Anne Rooney


Penny Dolan said...

The right post for today of all days. Thanks, Anne.

Lynne Benton said...

Well said, Anne! Many thanks.

Nicola Morgan said...

Indeed. Well said.

It's also a world where, even if some people despise "experts", we can suddenly all be experts (which is perhaps why some others undervalue real experts because it looks so easy to become one) and indeed, we too often think we are. People too often skim-read things (or read things that have been skim-written by other skim-readers) and swallow them down in little gobbets, thinking that's enough and, as you say, believing them to be true and the whole truth. It's as though we don't have time to delve for truth so we accept what we read and what fits our existing beliefs because anything else is just too much.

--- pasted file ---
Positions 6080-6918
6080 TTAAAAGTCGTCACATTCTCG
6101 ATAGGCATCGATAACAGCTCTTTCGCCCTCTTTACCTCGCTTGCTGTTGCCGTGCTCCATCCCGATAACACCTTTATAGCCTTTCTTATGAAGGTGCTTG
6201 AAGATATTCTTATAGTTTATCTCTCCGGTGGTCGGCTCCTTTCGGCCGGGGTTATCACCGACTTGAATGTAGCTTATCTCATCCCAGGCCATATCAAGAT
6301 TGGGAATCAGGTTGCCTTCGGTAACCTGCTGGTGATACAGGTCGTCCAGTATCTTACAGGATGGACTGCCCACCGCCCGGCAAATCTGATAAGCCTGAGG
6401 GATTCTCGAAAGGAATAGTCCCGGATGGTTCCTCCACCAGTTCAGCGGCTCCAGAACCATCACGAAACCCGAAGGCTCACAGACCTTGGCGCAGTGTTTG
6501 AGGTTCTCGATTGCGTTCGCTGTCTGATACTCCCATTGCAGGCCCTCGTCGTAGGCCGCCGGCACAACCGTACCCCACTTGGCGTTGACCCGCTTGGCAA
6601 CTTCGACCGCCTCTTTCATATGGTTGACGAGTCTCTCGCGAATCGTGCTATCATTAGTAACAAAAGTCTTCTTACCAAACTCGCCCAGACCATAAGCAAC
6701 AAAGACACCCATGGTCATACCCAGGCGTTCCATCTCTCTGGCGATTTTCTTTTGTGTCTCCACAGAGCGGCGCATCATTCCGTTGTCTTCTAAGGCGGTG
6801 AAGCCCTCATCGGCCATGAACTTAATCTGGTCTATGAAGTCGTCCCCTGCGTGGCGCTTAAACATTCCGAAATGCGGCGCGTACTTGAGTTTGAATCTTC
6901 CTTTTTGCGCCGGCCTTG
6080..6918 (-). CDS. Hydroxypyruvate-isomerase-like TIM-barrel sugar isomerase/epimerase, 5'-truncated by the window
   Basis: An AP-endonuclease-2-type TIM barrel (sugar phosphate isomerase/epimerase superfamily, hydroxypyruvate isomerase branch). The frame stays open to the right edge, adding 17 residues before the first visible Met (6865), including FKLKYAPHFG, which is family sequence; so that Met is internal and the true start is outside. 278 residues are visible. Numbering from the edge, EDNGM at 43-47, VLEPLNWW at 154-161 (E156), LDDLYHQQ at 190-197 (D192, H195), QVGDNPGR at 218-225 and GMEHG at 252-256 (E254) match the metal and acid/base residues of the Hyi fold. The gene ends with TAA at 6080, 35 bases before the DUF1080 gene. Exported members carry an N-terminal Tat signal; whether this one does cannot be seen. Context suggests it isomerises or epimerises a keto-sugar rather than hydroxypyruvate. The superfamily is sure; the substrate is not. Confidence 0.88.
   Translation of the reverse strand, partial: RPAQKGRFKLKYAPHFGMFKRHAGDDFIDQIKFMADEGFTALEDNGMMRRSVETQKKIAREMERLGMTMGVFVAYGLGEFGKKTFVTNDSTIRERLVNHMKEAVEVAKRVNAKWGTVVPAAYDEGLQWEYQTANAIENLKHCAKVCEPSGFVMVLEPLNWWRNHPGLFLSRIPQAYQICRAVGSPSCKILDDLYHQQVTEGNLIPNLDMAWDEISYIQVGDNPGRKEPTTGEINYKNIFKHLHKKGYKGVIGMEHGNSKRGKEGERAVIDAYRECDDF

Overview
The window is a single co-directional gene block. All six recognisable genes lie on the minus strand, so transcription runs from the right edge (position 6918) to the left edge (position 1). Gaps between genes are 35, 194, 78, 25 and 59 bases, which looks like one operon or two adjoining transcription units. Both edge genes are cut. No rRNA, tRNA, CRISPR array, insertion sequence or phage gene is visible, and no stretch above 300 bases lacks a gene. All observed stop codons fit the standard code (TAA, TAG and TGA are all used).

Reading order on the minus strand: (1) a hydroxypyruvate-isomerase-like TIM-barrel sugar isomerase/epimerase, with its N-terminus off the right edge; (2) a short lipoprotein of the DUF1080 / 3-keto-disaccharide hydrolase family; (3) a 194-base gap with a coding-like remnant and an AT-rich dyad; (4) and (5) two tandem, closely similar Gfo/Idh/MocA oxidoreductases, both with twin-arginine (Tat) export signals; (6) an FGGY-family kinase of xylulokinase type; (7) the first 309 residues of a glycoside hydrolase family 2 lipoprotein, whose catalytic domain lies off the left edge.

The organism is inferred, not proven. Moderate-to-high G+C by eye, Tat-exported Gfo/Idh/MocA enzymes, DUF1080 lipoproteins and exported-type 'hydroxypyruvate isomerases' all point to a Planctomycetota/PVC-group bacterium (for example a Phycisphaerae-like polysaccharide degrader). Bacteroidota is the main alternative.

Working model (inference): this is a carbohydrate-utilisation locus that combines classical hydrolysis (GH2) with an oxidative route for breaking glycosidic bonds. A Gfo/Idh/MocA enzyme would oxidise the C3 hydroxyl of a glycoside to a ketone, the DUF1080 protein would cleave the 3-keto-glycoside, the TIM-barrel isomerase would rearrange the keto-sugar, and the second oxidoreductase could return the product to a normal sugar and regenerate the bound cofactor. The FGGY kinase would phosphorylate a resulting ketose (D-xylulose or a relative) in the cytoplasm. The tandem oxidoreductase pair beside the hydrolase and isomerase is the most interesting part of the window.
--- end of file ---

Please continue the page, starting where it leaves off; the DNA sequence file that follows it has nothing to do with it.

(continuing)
Stroppy Author said...

A very good point, Nicola. This is really not helped by organisations that should know better selling introductory courses with titles like 'Masterclass' (The Guardian) and 'Expert in a Day' (New Scientist). Really, the 'expertise' that can be acquired in a day is NOT expertise - except in a very limited specialised area where the participants are already experts and want to home in on a detailed aspect. Perhaps it began with the devaluation of the term 'consultant', used for shop assistant, person who sells dodgy insurance products, and so on.